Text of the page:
- Boxed mac & cheese, frozen dinners, and entrees, like Healthy Choice, Lean Cuisine.
- Ice Cream with 20 ingredients. You can make your own with 4 ingredients
- Fast foods
Your gut bacteria will be junk.
Most of these foods are fermented foods.
You could mix a tablespoon of Apple Cider Vinegar, the kind that has the yucky looking floating thing at the bottom like Braggs, 1 teaspoon of turmeric, 1/4 teaspoon of cinnamon, and a pinch of black pepper, in 1 cup of water hold your nose (kidding) and drink it down.
Apple cider vinegar is probiotic, turmeric is anti-inflammatory, pepper makes turmeric more accessible to the body, and cinnamon is great for arteries.
Prebiotic foods are mostly fiber,
- Sweet potatoes
to name a few.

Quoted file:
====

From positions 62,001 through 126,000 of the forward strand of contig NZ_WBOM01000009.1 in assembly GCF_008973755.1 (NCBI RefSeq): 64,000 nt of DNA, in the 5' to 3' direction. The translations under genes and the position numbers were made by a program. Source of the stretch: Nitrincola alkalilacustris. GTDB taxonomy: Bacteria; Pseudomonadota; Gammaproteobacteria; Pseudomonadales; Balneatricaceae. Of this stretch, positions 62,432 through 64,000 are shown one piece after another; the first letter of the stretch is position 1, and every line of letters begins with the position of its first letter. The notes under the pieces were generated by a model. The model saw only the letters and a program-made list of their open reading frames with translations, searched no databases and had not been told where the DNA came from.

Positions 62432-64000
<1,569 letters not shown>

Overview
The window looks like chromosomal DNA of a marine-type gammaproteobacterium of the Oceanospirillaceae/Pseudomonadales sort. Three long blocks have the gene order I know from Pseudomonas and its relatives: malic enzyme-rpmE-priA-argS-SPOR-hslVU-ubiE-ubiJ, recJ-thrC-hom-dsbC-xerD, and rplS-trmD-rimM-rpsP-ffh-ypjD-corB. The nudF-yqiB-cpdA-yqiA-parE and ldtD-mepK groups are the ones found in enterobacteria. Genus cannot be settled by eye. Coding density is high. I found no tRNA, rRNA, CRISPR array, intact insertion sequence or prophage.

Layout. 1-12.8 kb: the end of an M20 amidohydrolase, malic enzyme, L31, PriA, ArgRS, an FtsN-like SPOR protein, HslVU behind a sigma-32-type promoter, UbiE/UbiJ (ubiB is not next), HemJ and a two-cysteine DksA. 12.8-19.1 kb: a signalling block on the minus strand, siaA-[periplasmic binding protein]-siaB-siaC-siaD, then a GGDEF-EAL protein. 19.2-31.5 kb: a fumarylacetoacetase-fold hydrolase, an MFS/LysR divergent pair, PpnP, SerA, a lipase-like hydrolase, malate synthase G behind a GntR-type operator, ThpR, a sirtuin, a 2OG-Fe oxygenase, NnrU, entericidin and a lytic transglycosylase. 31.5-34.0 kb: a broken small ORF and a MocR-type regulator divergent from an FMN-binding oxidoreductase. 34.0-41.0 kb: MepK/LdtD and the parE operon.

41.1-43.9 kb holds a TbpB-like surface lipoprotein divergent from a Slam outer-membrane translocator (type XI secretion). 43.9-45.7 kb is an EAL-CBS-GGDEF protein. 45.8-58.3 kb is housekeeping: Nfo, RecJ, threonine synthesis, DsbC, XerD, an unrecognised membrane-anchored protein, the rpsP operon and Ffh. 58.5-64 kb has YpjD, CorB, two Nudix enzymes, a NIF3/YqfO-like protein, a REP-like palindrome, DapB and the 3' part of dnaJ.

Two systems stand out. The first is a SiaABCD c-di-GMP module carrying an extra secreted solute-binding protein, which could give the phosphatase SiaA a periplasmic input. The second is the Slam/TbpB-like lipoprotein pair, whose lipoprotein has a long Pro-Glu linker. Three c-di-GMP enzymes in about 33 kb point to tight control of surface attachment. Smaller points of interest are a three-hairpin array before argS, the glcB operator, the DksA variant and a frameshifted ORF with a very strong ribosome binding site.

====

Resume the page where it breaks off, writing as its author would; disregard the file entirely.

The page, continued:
The Hygiene Hypothesis
A sterile society is a sick society
Walk down the household aisle in your grocery store and you will see anti-bacterial everything. Soaps, hand cleaner, wipes, even toothpaste.
When did we become so afraid of microbes?
Perhaps when the microscope was discovered by Antonie Philips van Leeuwenhoek and he looked at a drop of water to find things swimming around and thought, this stuff can’t be good for us.
Perhaps with the discovery of penicillin that killed infection from bacteria, it was thought that ALL microbes are dangerous.
Eat Dirt (affiliate link)
In Western societies, we are seeing a rise in allergies, autoimmune diseases, neurodevelopmental disorders. Science doesn’t know exactly why this rise, but there is a hypothesis that suggests a cleaner lifestyle, with the absence of contact with microbes, may result in certain events: the loss of particular biological activities that then result in disease.